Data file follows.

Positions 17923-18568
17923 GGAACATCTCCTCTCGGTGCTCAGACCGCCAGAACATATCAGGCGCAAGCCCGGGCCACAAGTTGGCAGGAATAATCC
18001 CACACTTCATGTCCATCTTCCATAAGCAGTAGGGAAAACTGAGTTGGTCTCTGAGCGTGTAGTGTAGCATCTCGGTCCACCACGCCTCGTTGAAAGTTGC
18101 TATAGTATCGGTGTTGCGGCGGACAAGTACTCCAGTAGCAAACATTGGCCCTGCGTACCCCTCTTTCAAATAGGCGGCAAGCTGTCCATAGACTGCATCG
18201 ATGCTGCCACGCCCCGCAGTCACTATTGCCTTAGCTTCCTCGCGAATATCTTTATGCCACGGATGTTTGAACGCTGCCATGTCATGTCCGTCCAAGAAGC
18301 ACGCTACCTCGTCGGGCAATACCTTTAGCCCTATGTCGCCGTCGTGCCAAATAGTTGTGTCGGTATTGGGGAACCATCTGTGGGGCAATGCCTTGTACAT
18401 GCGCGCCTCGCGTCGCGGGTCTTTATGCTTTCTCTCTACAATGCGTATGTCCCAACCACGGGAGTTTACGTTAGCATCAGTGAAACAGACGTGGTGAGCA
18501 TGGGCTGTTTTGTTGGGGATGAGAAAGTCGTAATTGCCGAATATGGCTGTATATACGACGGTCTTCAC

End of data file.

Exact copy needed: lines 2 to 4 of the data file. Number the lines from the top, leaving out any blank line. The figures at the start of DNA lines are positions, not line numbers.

17923 GGAACATCTCCTCTCGGTGCTCAGACCGCCAGAACATATCAGGCGCAAGCCCGGGCCACAAGTTGGCAGGAATAATCC
18001 CACACTTCATGTCCATCTTCCATAAGCAGTAGGGAAAACTGAGTTGGTCTCTGAGCGTGTAGTGTAGCATCTCGGTCCACCACGCCTCGTTGAAAGTTGC
18101 TATAGTATCGGTGTTGCGGCGGACAAGTACTCCAGTAGCAAACATTGGCCCTGCGTACCCCTCTTTCAAATAGGCGGCAAGCTGTCCATAGACTGCATCG